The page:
How Many Glofish in a 10 Gallon Tank? (Essential Advice)

Glofish genetically engineered fluorescent fish

Unlike anything else in the world of fish in aquariums is the Glofish! They are magnificently colored, spectacular fish which have had a natural fluorescence gene added to their genome, resulting in fish that are permanently fluorescent. In this article we delve into the question: How Many Glofish in a 10 Gallon Tank?

We also look at how glofish were developed and the care requirements for the different glofish species.


Introducing the Glofish

How Many Glofish in a 10 Gallon Tank

Due to bright neon colors, these fish have become extremely popular amongst beginner fish-keepers.

Genetically modified glofish are born with brilliant color, maintain it throughout their lives, then pass the color to their offspring.

Glofish have the same general care requirement, including temperature and food preferences as their non-fluorescent counterparts.

They are great in a community aquarium! The best way to experience glofish is by using blue lighting. This is included in all branded Glofish aquarium kits to help everyone ‘take home the glow!’

Glofish have been developed from several species of aquarium fish. Later in the article we consider each of these species and their individual care needs.

Glofish History- How Did They Come About?

Back in 1999 a group of scientists in Singapore were working with a gene extracted from a jellyfish that produced a bright green, fluorescent coloration. They then inserted this gene into a Zebra Danio embryo, allowing it to integrate into the fish’s genome.

These fish would then be fluorescent green under white light or ultraviolet lights. They then filed a patient on their work.

Next, they created a red florescent Zebra Damio using genes from a sea coral. The scientists then met with businessmen from Yorktown Technologies and created a deal to have world wide rites to market the new Zebra Danios branded as Glofish.

Are Glofish as Hardy as the Fish They Were Developed From?

So essentially Glofish are genetically modified, or GMO fish. Since then, there have been several new forms of glofish using other tropical fish species.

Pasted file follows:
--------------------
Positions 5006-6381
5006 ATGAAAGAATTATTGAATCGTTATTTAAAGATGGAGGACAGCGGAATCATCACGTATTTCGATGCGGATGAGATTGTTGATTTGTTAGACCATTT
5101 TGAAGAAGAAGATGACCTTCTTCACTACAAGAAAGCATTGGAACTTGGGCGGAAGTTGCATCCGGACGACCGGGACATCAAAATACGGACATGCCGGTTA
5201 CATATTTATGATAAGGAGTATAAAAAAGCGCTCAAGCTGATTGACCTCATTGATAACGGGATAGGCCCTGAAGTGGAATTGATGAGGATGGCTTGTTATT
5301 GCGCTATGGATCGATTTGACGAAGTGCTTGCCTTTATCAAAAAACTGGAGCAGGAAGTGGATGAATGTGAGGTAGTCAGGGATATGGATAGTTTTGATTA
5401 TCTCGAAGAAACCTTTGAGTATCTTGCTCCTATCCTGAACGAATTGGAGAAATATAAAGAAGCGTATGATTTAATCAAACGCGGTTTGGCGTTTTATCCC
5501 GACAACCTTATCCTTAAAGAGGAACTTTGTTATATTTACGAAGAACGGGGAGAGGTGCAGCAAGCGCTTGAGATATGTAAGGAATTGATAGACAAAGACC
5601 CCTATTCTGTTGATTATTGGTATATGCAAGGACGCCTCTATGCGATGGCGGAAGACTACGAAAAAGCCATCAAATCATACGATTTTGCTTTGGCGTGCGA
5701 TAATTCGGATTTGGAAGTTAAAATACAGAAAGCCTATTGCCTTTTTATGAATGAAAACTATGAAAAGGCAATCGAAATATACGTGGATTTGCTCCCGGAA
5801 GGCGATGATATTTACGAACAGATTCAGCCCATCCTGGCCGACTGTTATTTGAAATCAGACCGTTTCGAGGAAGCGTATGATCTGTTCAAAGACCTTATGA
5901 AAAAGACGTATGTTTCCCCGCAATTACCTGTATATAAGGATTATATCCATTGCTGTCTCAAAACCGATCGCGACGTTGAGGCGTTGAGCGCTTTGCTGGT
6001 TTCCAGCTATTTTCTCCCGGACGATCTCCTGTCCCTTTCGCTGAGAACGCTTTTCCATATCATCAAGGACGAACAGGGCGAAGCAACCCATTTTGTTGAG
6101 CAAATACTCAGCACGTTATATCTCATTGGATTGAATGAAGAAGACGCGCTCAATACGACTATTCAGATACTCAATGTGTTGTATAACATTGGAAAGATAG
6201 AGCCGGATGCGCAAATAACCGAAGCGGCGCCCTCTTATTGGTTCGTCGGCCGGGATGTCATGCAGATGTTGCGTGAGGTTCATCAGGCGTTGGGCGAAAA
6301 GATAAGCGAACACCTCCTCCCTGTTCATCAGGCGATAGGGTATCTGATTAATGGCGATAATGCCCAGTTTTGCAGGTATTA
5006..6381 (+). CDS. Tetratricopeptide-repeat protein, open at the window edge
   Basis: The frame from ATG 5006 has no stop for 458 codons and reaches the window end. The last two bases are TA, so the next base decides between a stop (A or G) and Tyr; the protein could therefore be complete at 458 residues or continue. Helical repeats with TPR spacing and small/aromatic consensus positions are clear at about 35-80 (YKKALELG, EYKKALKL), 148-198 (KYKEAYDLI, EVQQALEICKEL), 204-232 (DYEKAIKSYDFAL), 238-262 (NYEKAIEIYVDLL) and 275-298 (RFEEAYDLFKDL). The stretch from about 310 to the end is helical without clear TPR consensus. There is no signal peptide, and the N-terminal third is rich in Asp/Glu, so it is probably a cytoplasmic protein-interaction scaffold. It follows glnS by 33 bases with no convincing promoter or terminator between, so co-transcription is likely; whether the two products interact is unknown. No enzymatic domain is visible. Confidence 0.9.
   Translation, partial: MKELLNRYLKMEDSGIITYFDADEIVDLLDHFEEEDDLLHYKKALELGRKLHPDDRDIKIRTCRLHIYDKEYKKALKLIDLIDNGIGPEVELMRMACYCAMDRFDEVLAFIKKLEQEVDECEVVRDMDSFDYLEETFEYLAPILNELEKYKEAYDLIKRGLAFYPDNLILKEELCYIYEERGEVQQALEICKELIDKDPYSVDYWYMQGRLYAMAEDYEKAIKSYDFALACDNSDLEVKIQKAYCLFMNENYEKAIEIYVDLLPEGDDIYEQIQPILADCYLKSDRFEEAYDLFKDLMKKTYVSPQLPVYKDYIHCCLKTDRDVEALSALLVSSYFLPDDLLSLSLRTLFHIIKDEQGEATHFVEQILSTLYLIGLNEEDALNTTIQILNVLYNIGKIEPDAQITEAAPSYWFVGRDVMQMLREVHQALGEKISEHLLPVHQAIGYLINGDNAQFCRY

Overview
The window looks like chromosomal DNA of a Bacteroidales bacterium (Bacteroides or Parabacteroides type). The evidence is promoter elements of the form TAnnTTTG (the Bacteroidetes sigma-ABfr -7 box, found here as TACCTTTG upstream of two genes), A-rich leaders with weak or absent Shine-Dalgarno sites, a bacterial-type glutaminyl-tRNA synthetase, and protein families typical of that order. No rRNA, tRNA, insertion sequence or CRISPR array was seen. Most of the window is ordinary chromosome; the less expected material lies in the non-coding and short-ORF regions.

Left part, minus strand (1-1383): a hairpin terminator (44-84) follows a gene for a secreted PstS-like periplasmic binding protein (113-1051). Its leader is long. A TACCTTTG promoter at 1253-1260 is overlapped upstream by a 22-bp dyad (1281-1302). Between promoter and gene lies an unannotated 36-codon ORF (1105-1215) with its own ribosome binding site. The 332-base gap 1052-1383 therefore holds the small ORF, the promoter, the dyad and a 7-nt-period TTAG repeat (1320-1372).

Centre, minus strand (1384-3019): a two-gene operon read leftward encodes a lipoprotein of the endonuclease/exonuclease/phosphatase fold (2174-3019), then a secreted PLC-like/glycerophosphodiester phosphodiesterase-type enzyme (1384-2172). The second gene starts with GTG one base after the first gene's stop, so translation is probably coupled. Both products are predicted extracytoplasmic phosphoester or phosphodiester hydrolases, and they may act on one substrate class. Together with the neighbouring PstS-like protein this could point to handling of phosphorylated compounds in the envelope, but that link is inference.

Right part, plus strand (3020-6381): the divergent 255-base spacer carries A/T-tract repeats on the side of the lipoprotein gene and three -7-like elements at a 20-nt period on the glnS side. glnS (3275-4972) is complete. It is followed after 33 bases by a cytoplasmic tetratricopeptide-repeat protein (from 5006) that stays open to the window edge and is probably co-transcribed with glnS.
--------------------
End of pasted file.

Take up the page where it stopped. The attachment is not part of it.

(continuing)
The glofish available on the market now include the Zebra Danio, Tiger Barb, Rainbow Shark, White Skirt Tetra, and Betta Fish.

The fish that glofish were developed from were all considered to be hardier- more ‘forgiving’ fish when mistakes are made with water parameters. Unfortunately, these new varieties don’t seem to be quite as hardy as their new counterparts.

So, is it that they are less hardy, or is it because they have been kept in inappropriate environments?


How Many Glofish in a 10 Gallon Tank? Things to Consider.

Types of Glofish and their colors

There is a lot of good to be said about glofish because of the bright colors. These fish are very attractive to a younger audience. They can add a great bit of color to a community aquarium.

The worst thing about glofish, is not the fish themselves, but more the tanks that are marketed for the fish.

For example; the largest aquarium kit marketed for glowfish is 10 gallons, whilst most of the species that glofish have been developed from require a minimum of a 20 to 30 gallon tank for optimal fish health.

So, you can see how this might be confusing to a lot of fishkeepers!

Another issue with these fish is that they were genetically modified to have bright lighting bring out their florescent colors. The species used to develop the glofish become stressed if kept in brightly lit tanks. As with White Tipped Tetras and Betta fish being examples of this.

The glofish are really not the problem, the problem is how they are marketed and how the products for them are marketed.

Co-inhabitants and Fish Behaviors that Determine Tank Size

Glofish cannot just be added to any community aquarium expecting that all aquatic life in the tank will be happy. Some glofish species like Tiger Barbs and Bettas tend not to get along well with others without careful planning and sufficient space in the tank.

Tiger Barb glowfish cannot be mixed with Betta fish glofish. Tiger Barbs are well known fin nippers. They will also outcompete the bettas for food.

Tiger Barb glofish are better kept in larger groups of ten fish. This reduces their nipping tendencies.

The rule of thumb of 1 gallon of water per Tiger Barb, definitely doesn’t work when considering a 10-gallon tank!

A 10-gallon tank is way too small for 10 Tiger Barbs. At the very least you would need a 20-gallon tank. Really, 30 gallons or more is better.


Wrong Advice from the Glofish Website

The glofish website does not have really good information on how to care for their florescent fish properly.

For example: the official glofish website recommends a tank of 10 gallons for a group of 6 Betta female fish. A 10-gallon tank will not be adequate for six female bettas. You would want at least a 20-gallon tank. Bigger always means better!

The truth is, while some people may object to glofish being sold on the market, as long as they keep selling, they will keep coming out with new species of glofish.

The best thing we can do is to research the specific species they were developed from and try to educate ourselves on how to best take care of them.

Focus a little less on what will best show off the bright colors of the fish, but more on the fish’s needs for it to thrive in your tank.


How Many Glofish in a 10 gallon tank? Shape Does Matter